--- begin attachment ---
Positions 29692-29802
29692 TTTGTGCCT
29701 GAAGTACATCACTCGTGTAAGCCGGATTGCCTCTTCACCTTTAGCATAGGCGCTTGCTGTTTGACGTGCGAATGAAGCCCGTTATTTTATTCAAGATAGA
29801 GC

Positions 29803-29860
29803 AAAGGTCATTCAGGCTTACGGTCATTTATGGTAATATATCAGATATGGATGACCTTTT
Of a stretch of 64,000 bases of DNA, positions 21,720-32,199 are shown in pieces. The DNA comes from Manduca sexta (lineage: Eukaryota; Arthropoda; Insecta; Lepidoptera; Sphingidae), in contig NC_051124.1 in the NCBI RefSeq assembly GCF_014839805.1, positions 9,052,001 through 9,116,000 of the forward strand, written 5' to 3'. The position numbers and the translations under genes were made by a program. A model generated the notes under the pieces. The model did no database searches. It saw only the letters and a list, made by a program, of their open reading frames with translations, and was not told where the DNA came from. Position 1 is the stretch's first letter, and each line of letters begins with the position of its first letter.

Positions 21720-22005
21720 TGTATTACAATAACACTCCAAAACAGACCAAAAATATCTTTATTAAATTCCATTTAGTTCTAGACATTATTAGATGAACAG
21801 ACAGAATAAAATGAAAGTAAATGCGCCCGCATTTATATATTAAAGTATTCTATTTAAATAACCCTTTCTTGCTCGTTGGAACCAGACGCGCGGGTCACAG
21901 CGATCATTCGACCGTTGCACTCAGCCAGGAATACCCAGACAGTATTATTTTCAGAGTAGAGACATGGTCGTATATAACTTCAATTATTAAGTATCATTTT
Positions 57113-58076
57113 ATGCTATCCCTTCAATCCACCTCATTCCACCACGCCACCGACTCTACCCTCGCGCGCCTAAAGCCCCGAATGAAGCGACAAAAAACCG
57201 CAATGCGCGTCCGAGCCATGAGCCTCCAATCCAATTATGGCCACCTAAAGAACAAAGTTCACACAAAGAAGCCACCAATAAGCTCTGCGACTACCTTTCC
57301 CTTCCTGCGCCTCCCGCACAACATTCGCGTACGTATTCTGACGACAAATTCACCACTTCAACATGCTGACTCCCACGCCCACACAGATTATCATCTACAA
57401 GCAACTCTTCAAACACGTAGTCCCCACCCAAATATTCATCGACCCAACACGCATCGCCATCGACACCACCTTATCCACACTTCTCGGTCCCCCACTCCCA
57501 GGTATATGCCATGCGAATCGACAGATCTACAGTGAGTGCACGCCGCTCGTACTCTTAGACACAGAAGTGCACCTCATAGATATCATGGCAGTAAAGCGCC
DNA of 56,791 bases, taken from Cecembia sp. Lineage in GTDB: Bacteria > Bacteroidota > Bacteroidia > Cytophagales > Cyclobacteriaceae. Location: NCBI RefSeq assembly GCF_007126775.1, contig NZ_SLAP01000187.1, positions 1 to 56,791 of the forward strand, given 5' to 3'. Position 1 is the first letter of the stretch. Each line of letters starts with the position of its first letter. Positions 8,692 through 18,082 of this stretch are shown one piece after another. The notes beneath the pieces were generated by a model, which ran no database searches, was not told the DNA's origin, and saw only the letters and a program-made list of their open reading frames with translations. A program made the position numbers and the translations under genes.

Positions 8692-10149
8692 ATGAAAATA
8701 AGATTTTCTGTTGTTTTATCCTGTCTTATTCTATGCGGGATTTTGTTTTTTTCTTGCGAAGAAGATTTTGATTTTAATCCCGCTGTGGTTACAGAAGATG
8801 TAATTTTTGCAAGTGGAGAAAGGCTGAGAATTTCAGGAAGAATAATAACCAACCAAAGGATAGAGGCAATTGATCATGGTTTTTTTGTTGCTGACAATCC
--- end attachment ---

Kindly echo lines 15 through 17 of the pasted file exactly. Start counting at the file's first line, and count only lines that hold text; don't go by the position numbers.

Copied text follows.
57301 CTTCCTGCGCCTCCCGCACAACATTCGCGTACGTATTCTGACGACAAATTCACCACTTCAACATGCTGACTCCCACGCCCACACAGATTATCATCTACAA
57401 GCAACTCTTCAAACACGTAGTCCCCACCCAAATATTCATCGACCCAACACGCATCGCCATCGACACCACCTTATCCACACTTCTCGGTCCCCCACTCCCA
57501 GGTATATGCCATGCGAATCGACAGATCTACAGTGAGTGCACGCCGCTCGTACTCTTAGACACAGAAGTGCACCTCATAGATATCATGGCAGTAAAGCGCC